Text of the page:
Early November and Continuing Action off Tadoussac!… by Renaud Pintiaux

  • © Renaud Pintiaux
    14 / 11 / 2016 Par Renaud Pintiaux

    The field season is drawing to a close, and for real this time! Nevertheless, whales are still numerous off Tadoussac this year in early November.

    Here’s a wrap-up of observations made over the past few days (between October 31 and November 3):

    Near the tide rip north of Île Rouge, we’ve been making daily encounters with a group of nearly 150 gray seals. In the vicinity (and often in the middle!) of this group have been nearly a dozen highly active minke whales. Circling above this beautiful scene have been black-legged kittiwakes as well as herring, great black-backed and ring-billed gulls. Also worth mentioning is the arrival of the “winter” gulls: glaucous and Iceland. Harp seals have also been gradually showing up in our area. Between three and six fin whales are still present well off the coast of Tadoussac (with six individuals on November 3), including Zipper, Bp929, Bp913 and probably Bp012 and Bp030 (to be confirmed!). We should also point out the daily presence of a large herd of belugas in the mouth of the Saguenay. Long-tailed ducks line the river, with fabulous flights of thousands of birds opposite the village of Tadoussac.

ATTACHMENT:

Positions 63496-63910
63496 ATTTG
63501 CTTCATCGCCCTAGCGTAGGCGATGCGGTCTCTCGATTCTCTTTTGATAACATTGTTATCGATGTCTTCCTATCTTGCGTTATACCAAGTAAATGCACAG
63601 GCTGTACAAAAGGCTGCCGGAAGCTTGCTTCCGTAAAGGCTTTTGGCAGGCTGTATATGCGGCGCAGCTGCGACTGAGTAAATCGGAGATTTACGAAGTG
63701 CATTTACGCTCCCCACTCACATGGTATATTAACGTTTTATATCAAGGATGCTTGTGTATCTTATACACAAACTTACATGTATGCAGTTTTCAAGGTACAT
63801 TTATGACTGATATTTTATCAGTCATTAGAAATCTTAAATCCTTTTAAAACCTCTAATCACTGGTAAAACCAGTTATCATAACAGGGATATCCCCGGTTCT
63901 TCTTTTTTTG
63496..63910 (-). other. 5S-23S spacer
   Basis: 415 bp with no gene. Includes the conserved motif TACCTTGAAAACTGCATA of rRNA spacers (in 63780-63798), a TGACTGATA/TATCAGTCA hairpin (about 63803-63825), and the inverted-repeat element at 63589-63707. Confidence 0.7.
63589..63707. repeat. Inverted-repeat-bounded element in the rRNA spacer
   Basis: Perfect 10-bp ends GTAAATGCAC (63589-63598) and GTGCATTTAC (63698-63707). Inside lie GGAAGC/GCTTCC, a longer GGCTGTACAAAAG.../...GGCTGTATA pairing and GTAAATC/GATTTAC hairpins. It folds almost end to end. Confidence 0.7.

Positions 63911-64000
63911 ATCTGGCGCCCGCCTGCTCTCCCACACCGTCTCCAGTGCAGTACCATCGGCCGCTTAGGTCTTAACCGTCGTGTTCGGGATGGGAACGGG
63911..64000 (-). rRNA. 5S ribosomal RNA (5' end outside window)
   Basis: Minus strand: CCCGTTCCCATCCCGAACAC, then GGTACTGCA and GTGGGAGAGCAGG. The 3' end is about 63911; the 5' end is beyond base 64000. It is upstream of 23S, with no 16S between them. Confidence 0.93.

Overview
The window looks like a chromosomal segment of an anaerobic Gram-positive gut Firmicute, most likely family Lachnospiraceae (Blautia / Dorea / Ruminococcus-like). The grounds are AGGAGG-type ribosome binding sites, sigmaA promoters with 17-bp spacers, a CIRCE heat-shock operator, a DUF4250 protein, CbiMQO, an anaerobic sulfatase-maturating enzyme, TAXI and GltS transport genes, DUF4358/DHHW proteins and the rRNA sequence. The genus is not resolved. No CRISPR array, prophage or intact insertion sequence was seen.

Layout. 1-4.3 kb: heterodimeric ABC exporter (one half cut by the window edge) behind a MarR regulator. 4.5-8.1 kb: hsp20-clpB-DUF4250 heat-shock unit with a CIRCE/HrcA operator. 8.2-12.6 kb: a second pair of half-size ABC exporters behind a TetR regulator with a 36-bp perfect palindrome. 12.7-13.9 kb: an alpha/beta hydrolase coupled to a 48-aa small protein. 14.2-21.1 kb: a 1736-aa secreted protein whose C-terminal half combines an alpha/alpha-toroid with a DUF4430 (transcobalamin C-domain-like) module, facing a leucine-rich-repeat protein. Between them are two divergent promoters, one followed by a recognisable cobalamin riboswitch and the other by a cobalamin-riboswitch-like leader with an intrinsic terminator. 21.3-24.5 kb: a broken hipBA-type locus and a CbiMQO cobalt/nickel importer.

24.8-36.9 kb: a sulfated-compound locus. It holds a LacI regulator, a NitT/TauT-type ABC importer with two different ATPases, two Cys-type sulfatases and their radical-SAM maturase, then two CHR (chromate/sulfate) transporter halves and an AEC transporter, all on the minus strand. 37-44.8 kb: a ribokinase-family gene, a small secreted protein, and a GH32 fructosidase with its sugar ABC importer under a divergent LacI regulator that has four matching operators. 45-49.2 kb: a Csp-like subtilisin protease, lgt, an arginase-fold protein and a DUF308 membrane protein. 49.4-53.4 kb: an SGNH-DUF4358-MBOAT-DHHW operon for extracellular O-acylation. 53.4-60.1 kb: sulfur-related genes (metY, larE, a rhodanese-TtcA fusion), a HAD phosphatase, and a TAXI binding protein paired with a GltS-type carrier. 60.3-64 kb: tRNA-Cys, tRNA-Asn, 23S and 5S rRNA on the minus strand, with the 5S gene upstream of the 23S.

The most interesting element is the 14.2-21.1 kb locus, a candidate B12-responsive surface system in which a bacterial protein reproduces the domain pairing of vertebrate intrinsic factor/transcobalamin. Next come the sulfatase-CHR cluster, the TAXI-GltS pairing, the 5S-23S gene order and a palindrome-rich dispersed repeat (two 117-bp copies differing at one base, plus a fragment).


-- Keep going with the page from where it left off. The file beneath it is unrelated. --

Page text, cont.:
Below is a selection of photos of these beautiful sights!

    And here is a video showing a group of five fin whales on November 2 near Prince Shoal. For a high quality resolution, click on the gear in the bottom right hand corner of the screen and then on 720 HD. We’re able to track these fin whales from just after their first breath until the moment they dive. These fin whales rose from the depths to surface near our stationary boat. What a beautiful moment!


    4417_112829709745_3688559_n_modifié-1-e1432474398285GREMM research assistant from 2003 to 2009 and from 2012 to 2014, Renaud Pintiaux is a passionate observer and photographer. Year round, whether from shore or on the water, he takes every opportunity to observe marine mammals and birds in the Saguenay–St. Lawrence Marine Park.